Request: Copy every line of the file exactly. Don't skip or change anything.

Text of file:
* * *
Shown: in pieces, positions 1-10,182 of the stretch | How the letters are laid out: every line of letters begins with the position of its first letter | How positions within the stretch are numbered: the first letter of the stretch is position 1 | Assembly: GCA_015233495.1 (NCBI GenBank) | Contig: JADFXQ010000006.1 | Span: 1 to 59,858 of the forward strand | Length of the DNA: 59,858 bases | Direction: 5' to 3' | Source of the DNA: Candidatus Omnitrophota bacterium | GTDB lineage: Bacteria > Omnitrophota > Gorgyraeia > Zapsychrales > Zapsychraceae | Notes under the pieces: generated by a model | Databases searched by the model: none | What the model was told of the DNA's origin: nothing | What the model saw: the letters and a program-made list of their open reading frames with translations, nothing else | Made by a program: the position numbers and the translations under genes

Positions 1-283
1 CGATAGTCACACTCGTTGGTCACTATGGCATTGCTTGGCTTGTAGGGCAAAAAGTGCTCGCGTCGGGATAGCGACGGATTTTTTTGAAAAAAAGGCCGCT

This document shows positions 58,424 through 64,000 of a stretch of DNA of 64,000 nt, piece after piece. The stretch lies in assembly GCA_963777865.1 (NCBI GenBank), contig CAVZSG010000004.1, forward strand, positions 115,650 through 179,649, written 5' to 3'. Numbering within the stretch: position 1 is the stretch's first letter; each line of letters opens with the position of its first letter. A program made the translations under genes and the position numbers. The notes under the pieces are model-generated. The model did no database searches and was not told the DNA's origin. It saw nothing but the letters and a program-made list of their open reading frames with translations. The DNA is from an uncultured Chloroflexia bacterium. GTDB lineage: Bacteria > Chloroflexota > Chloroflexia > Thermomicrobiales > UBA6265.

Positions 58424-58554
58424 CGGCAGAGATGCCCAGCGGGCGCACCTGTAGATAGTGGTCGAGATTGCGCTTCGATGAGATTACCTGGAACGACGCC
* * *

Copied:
Shown: in pieces, positions 1-10,182 of the stretch | How the letters are laid out: every line of letters begins with the position of its first letter | How positions within the stretch are numbered: the first letter of the stretch is position 1 | Assembly: GCA_015233495.1 (NCBI GenBank) | Contig: JADFXQ010000006.1 | Span: 1 to 59,858 of the forward strand | Length of the DNA: 59,858 bases | Direction: 5' to 3' | Source of the DNA: Candidatus Omnitrophota bacterium | GTDB lineage: Bacteria > Omnitrophota > Gorgyraeia > Zapsychrales > Zapsychraceae | Notes under the pieces: generated by a model | Databases searched by the model: none | What the model was told of the DNA's origin: nothing | What the model saw: the letters and a program-made list of their open reading frames with translations, nothing else | Made by a program: the position numbers and the translations under genes

Positions 1-283
1 CGATAGTCACACTCGTTGGTCACTATGGCATTGCTTGGCTTGTAGGGCAAAAAGTGCTCGCGTCGGGATAGCGACGGATTTTTTTGAAAAAAAGGCCGCT

This document shows positions 58,424 through 64,000 of a stretch of DNA of 64,000 nt, piece after piece. The stretch lies in assembly GCA_963777865.1 (NCBI GenBank), contig CAVZSG010000004.1, forward strand, positions 115,650 through 179,649, written 5' to 3'. Numbering within the stretch: position 1 is the stretch's first letter; each line of letters opens with the position of its first letter. A program made the translations under genes and the position numbers. The notes under the pieces are model-generated. The model did no database searches and was not told the DNA's origin. It saw nothing but the letters and a program-made list of their open reading frames with translations. The DNA is from an uncultured Chloroflexia bacterium. GTDB lineage: Bacteria > Chloroflexota > Chloroflexia > Thermomicrobiales > UBA6265.

Positions 58424-58554
58424 CGGCAGAGATGCCCAGCGGGCGCACCTGTAGATAGTGGTCGAGATTGCGCTTCGATGAGATTACCTGGAACGACGCC